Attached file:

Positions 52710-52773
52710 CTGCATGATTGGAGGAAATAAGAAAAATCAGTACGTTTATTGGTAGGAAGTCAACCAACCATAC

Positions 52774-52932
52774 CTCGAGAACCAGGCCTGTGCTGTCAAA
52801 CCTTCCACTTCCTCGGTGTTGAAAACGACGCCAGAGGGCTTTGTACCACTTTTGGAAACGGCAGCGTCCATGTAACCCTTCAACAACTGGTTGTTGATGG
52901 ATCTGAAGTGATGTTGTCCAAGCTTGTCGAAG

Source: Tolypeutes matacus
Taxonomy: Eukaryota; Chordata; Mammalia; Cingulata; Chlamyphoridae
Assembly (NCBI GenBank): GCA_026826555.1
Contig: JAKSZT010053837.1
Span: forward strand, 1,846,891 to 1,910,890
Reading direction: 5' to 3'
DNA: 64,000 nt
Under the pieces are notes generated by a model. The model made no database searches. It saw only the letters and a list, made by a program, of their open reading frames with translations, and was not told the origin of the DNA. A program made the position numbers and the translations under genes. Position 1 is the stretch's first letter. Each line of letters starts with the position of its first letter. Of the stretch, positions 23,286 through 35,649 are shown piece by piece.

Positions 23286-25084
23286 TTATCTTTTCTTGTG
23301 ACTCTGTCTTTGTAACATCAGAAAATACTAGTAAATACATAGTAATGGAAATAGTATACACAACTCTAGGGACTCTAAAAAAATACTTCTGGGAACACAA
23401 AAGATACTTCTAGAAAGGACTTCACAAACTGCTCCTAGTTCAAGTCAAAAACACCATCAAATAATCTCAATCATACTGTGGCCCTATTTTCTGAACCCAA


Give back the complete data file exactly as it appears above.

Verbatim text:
Positions 52710-52773
52710 CTGCATGATTGGAGGAAATAAGAAAAATCAGTACGTTTATTGGTAGGAAGTCAACCAACCATAC

Positions 52774-52932
52774 CTCGAGAACCAGGCCTGTGCTGTCAAA
52801 CCTTCCACTTCCTCGGTGTTGAAAACGACGCCAGAGGGCTTTGTACCACTTTTGGAAACGGCAGCGTCCATGTAACCCTTCAACAACTGGTTGTTGATGG
52901 ATCTGAAGTGATGTTGTCCAAGCTTGTCGAAG

Source: Tolypeutes matacus
Taxonomy: Eukaryota; Chordata; Mammalia; Cingulata; Chlamyphoridae
Assembly (NCBI GenBank): GCA_026826555.1
Contig: JAKSZT010053837.1
Span: forward strand, 1,846,891 to 1,910,890
Reading direction: 5' to 3'
DNA: 64,000 nt
Under the pieces are notes generated by a model. The model made no database searches. It saw only the letters and a list, made by a program, of their open reading frames with translations, and was not told the origin of the DNA. A program made the position numbers and the translations under genes. Position 1 is the stretch's first letter. Each line of letters starts with the position of its first letter. Of the stretch, positions 23,286 through 35,649 are shown piece by piece.

Positions 23286-25084
23286 TTATCTTTTCTTGTG
23301 ACTCTGTCTTTGTAACATCAGAAAATACTAGTAAATACATAGTAATGGAAATAGTATACACAACTCTAGGGACTCTAAAAAAATACTTCTGGGAACACAA
23401 AAGATACTTCTAGAAAGGACTTCACAAACTGCTCCTAGTTCAAGTCAAAAACACCATCAAATAATCTCAATCATACTGTGGCCCTATTTTCTGAACCCAA